The Russian Empire and Soviet Union, essentially a reengineered version of the Russian Empire, crushed individuals and peoples underfoot in pursuit of greater international glory. Nevertheless, dissolution of the USSR was extraordinarily painful to Russian nationalists. Although eventually reacquiring Moscow’s old colonial domains was well beyond reach, including geographic pockets of ethnic Russians appeared to be a more realistic ambition. So did reasserting Moscow’s influence in its “near abroad,” establishing Russia’s equivalent of America’s Monroe Doctrine, which stated that only the U.S. was entitled to oversee America’s “near abroad” of Latin America.
Still, when Boris Yeltsin resigned two decades ago, leaving his government to Vladimir Putin, such ambition was well beyond the Russian Federation’s capabilities. Apparatchik‐dominated gangster capitalism replaced authoritarian communism. The U.S. and European states, reveling in their triumph, humiliated Moscow at every turn — expanding NATO despite contrary commitments, dismantling Serbia, and promoting “color revolutions” in Georgia and Ukraine. Whether or not these actions were “justified,” whatever that might mean, is irrelevant. No Russian government could have accepted them with equanimity.
By the time Washington and Brussels got around to redirecting Ukrainian commerce to Europe and promoting a street putsch against the elected (though highly flawed) pro‐Russian president of Ukraine in 2014, Putin and his allies had remade the Russian Federation. In response, Moscow seized Crimea, the historic Russian province containing the important military base of Sevastopol, and backed separatist movements of ethnic Russians in the Donbass in Ukraine’s east. Although a ceasefire was eventually reached and generally held, some 14,000 people died in the fighting, which became a classical “frozen” conflict.
Neither Ukraine nor Moscow seemed to favor their negotiated solution. Both sides quickly violated the Minsk Protocols. Russia continues to support the separatists, while Ukrainian nationalists killed Kiev’s promise to provide the dissident regions with greater autonomy. Moreover, backed by Europe and America, Ukraine insists that Crimea, now integrated into Russia, be returned, irrespective of the views of the Crimean people. That won’t happen, absent Russia’s defeat in a general war, which would be devastating for everyone concerned. Nor should Crimea be transferred without its residents’ consent: Almost certainly a majority was for annexation by Moscow in 2014, though the referendum was far short of fair. And a majority probably would want to remain with Russia even today, though no one knows for sure.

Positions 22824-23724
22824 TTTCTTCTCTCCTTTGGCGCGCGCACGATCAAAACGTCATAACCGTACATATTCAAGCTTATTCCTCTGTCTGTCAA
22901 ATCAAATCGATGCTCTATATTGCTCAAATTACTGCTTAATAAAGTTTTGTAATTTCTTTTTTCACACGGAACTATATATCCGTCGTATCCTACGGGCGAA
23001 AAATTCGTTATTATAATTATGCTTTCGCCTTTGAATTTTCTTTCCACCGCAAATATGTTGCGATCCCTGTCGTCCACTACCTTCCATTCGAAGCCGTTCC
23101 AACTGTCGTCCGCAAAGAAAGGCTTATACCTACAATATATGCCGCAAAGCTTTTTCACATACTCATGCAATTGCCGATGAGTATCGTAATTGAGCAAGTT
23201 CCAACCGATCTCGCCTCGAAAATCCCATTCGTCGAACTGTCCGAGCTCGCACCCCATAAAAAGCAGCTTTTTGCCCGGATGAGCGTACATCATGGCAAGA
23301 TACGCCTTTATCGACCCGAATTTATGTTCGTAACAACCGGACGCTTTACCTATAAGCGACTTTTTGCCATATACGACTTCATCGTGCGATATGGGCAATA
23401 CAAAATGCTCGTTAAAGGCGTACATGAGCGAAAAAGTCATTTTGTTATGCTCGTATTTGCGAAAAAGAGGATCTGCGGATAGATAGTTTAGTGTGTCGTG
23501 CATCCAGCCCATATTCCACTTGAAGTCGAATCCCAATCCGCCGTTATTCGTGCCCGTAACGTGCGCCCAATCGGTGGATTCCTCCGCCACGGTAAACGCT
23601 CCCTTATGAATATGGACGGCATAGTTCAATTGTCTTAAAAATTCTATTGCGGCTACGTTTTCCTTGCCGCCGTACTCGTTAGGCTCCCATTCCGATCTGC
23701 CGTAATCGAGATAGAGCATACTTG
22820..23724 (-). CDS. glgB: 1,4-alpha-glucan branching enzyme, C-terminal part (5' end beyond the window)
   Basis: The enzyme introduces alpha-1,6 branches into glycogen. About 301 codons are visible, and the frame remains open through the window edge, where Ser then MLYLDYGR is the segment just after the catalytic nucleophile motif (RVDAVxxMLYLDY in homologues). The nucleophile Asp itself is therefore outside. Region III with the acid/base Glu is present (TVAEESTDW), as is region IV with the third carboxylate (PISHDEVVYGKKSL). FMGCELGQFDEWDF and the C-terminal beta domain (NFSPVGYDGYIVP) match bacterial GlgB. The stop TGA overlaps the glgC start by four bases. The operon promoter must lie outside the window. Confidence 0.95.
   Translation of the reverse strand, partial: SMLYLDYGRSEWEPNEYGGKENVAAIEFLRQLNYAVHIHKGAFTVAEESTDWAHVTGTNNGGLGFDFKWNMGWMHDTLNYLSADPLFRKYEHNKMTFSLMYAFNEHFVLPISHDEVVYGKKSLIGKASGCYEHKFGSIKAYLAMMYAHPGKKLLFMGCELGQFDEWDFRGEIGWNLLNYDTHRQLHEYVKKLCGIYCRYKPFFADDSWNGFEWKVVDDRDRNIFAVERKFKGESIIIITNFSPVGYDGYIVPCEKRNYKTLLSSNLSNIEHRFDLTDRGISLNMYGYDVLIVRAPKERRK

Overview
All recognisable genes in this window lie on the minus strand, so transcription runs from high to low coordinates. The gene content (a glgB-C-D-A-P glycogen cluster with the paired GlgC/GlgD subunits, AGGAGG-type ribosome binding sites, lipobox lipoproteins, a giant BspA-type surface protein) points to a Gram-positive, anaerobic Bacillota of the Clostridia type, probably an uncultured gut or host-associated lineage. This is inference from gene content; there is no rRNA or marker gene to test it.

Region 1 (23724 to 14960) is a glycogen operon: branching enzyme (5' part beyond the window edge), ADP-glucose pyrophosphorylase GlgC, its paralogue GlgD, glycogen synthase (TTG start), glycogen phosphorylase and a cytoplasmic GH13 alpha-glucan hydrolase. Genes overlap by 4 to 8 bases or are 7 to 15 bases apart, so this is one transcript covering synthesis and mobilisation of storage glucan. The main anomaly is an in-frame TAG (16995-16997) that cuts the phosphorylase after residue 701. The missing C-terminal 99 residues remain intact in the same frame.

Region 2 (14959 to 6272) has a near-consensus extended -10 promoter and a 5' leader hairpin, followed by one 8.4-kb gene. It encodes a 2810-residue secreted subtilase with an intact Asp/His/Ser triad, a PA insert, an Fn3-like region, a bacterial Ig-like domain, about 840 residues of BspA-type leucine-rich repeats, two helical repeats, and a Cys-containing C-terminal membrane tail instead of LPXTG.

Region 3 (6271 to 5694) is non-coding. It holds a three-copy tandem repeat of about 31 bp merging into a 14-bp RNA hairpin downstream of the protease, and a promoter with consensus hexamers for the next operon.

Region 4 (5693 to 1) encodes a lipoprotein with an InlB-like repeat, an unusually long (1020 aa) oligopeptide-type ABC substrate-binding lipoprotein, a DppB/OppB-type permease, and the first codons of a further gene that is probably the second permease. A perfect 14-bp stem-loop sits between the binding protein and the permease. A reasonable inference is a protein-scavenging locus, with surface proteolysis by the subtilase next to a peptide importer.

Russia’s behavior was terrible, of course, but American and European officials were foolish and reckless. Pushing for the inclusion of Georgia and Ukraine in NATO was particularly heedless, adding states that would not improve allied security and could only be seen as the culmination of an aggressive advance up to Russia’s borders.
Washington would never have tolerated a similar situation in its unabashed sphere of interest of the Western Hemisphere. Had the Soviet Union pressed Mexico to orient economically to Moscow’s allies, led by Cuba, Peru, Venezuela, and Brazil; encouraged a revolution overthrowing the elected and U.S.-backed government in Mexico City; and proposed that the new rulers join the Warsaw Pact, members of the Washington Blob would have gone crazy. Enthusiastic members of the bipartisan war party like John McCain, Lindsey Graham, Joe Lieberman, Tom Cotton, and Robert Menendez would have done the Maori Haka around Capitol Hill while declaring that everyone was a Mexican now and demanding war. There would be grim comparisons to the Cuban Missile Crisis.